In Sweden, when we don't use a vehicle, we tell our local DMV that it's not going to be on the road. Then, they sign it as such and we can pay less or no insurance (although we're extremely limited in terms of the permitted usage).

I want to tell that to someone about a vehicle and initially I said that it might be unregistered but that's not correct terminology. The vehicle is registered, it has plates and an owner.

What's the correct term for it in English? As it's a legal term, I wouldn't be surprised if it's different on the different sides of the oceans.

  • I have found it very common to say the vehicle is "Off the Road" in Canada. Going to the Canadian verision of the DMV and telling them this would be understood. I have heard the term in the US too
    – element11
    Aug 10, 2016 at 14:05

2 Answers 2


I just found out that the correct term in UK is


which stands for Statutory Off Road Notification.

I also just learned that DMV (Department of Motorization and Vehicles) isn't called RA (Road Administration) but DVLA (Driver and Vehicle Licensing Agency).

  • Yes, those terms are correct in the UK. +1
    – BillJ
    Aug 10, 2016 at 9:17

In California, this is called Planned Non-Operation (PNO):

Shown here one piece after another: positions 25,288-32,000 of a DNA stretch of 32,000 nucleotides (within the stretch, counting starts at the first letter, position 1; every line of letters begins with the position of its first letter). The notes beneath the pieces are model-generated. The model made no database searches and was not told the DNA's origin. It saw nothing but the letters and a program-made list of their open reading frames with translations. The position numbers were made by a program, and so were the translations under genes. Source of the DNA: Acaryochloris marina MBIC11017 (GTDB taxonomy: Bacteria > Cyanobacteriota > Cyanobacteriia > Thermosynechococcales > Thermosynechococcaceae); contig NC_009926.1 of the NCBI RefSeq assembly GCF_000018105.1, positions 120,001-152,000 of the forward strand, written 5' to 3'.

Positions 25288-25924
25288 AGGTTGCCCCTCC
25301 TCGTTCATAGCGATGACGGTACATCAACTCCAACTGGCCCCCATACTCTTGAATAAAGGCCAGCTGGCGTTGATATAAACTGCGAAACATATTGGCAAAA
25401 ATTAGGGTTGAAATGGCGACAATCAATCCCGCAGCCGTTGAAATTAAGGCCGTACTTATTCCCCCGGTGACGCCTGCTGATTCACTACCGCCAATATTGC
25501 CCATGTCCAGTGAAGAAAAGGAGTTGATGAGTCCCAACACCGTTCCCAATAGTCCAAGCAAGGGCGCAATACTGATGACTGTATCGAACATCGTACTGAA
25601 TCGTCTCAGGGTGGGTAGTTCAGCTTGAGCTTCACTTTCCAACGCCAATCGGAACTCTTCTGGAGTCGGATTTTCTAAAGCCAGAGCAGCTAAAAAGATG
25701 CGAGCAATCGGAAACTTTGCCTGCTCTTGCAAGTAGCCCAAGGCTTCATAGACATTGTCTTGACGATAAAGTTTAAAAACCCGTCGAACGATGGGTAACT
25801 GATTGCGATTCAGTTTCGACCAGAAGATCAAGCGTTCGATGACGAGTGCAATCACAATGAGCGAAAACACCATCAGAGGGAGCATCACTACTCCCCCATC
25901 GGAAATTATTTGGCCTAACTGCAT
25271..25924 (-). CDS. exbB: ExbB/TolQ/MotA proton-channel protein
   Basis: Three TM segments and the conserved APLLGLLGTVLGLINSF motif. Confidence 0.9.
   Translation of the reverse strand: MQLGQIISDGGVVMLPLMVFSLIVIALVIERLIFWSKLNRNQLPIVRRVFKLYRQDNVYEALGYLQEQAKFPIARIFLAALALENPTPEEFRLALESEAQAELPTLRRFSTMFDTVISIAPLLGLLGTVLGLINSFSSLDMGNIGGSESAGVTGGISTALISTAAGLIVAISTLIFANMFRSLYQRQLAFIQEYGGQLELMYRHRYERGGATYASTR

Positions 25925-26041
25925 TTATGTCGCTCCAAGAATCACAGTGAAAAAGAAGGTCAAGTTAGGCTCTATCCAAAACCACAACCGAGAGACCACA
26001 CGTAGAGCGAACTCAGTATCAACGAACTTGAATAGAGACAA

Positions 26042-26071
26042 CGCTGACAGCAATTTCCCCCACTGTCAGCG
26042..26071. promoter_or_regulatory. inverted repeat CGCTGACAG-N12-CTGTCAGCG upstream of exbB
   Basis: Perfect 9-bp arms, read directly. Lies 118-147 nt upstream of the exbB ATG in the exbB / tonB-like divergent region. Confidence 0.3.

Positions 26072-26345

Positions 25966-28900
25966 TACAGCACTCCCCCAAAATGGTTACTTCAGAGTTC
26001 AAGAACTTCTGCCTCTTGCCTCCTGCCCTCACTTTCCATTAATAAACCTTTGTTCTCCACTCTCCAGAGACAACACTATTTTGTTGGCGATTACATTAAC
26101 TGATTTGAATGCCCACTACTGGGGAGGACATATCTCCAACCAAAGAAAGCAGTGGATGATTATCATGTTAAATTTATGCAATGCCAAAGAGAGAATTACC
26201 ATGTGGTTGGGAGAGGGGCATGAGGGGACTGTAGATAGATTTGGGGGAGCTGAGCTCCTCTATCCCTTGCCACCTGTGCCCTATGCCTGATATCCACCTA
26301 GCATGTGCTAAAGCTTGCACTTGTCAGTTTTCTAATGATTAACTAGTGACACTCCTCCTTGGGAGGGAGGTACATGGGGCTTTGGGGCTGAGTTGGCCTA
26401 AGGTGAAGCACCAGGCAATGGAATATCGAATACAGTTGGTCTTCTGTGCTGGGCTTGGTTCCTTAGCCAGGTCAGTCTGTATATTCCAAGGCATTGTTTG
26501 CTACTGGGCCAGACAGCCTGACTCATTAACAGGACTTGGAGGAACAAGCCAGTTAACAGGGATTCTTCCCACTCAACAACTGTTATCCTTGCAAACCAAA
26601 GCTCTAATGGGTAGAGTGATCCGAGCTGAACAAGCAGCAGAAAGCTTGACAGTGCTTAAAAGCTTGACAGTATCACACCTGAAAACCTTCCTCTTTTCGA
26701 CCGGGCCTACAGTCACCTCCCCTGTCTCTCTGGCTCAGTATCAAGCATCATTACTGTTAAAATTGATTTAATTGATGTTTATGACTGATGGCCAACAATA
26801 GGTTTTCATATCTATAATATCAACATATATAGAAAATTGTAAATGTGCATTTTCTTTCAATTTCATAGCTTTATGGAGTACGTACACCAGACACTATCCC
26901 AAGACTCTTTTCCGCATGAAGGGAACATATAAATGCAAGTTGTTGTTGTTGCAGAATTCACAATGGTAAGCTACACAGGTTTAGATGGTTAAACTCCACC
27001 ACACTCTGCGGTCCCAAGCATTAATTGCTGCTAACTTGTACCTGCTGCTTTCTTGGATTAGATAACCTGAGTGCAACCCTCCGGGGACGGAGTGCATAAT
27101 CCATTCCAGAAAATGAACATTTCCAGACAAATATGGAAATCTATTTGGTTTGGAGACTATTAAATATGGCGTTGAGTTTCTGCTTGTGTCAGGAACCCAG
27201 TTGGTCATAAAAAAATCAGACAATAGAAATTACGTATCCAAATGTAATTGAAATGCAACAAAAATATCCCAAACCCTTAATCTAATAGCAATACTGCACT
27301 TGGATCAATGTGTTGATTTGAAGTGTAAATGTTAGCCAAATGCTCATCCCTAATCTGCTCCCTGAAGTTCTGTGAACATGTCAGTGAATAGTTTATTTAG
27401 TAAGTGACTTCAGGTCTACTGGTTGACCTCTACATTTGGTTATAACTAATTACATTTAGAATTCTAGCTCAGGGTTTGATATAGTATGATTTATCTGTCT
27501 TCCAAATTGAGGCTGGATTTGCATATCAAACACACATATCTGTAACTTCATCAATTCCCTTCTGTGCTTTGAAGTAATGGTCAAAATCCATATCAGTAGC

PNO means that the vehicle will not be driven, towed, stored, or parked on public roads or highways for the entire registration year.

From another site, I found:

The DVM offers a special non-operational car registration for non operation vehicles which are neither to be driven nor parked on the communal street.

  • 2
    HAHAHAHA, oh, that's rich. The vehicle we're talking about is registered in Finland and the name of company is literally PNO... Aug 10, 2016 at 8:05
  • +1 Though the one thing that does concern me is what if you are only planning to not operate your vehicle for part of the registration period and not in its entirety as dictated by California's PNO definition?
    – Dog Lover
    Aug 10, 2016 at 8:42
  • @KonradViltersten That's really funny :D You should wait longer before accepting an answer in general. Here, others can provide you with other terminology from other regions, and even more accurate ones.
    – Em.
    Aug 10, 2016 at 8:45
  • @DogLover You probably pay some kind of early fee or you're simply out of luck. Thankfully, this is not the site for that :D
    – Em.
    Aug 10, 2016 at 8:47
  • @Max Indeed. Though I was actually referring to the definition itself. If you're operating a vehicle for part of a registration period, the definition suggests that it can't be PNO even if it is left alone for the rest of the year.
    – Dog Lover
    Aug 10, 2016 at 8:49

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